I'd like to suggest that you have another kind of responsibility: to be aware of these underlying systemic processes and use what social and political power you have to change them. The exact solutions can be debated, but I would start by lobbying your local government for housing subsidies for the low-income, protections against eviction due to rising rents, and an end to exclusionary caps on housing construction that keep prices artificially high."

    • Citylab (2017) The neighborhood that went to war against gentrifiers.

      “We want things like a new laundromat on the corner of Whittier and Boyle. We want our streets and sidewalks fixed. We shouldn’t have to wait until white people live here for someone to care enough to fix the sidewalks.”

    • Citylab (2017) Gentrification doesn't mean diversity.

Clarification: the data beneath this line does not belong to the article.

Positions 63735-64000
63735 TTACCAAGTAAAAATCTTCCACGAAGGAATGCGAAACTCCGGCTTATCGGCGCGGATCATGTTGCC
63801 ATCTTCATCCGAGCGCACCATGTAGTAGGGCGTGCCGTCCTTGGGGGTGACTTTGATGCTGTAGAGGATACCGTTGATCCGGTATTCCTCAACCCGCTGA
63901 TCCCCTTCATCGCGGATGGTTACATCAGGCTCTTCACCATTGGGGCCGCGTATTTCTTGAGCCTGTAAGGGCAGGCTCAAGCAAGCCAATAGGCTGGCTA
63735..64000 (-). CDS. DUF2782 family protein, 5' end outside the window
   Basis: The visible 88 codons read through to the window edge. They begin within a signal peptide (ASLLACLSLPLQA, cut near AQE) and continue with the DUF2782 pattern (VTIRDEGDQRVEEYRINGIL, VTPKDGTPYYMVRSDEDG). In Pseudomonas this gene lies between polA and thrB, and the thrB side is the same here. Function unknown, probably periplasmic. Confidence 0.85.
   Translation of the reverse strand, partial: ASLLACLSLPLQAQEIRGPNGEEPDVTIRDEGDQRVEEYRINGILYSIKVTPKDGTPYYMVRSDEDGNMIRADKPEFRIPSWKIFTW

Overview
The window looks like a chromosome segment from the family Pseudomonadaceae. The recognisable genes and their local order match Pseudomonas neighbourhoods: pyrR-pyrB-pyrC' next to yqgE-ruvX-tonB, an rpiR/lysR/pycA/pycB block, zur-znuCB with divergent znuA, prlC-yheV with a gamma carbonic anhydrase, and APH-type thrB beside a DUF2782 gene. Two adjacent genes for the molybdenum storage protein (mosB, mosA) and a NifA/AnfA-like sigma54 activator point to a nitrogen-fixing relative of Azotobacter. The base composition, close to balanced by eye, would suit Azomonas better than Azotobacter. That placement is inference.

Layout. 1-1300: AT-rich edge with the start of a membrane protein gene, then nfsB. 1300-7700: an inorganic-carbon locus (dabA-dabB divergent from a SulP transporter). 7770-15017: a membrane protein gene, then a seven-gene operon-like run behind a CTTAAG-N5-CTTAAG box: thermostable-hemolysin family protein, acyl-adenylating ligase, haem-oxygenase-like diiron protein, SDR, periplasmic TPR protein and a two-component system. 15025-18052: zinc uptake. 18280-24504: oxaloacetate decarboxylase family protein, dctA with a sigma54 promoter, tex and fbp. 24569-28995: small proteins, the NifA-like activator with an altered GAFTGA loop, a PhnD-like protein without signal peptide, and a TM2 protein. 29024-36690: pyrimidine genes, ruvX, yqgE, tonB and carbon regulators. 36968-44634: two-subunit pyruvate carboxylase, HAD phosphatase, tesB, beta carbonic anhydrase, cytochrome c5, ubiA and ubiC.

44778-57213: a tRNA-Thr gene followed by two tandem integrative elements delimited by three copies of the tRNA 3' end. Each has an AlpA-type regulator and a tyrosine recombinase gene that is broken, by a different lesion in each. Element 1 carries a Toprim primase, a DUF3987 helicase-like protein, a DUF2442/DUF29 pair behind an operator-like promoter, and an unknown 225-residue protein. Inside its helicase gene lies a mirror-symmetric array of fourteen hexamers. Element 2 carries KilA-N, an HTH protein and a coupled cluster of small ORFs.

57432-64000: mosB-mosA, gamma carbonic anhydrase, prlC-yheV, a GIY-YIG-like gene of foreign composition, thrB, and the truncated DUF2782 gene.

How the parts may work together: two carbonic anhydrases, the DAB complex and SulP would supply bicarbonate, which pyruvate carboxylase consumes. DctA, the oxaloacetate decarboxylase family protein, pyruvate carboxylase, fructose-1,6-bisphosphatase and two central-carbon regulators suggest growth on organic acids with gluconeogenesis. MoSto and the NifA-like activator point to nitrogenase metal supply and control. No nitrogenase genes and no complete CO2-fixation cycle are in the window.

"Diversity is not necessarily benefiting the former residents. Most of the mechanisms by which low-income people would benefit from this change are related to social interaction—that low-, middle-, and upper-income people would start to talk to one another. They would problem solve with one another. They would all get involved civically together to bolster their political power. But what we're really seeing is a micro-level segregation. You see diversity along race, class, sexual orientation overall, but when you get into the civic institutions—the churches, the recreation centers, the restaurants, the clubs, the coffee shops—most of them are segregated. So you're not getting a meaningful interaction across race, class, and difference. If we think that mixed-income, mixed-race communities are the panacea for poverty, they're not. [...]"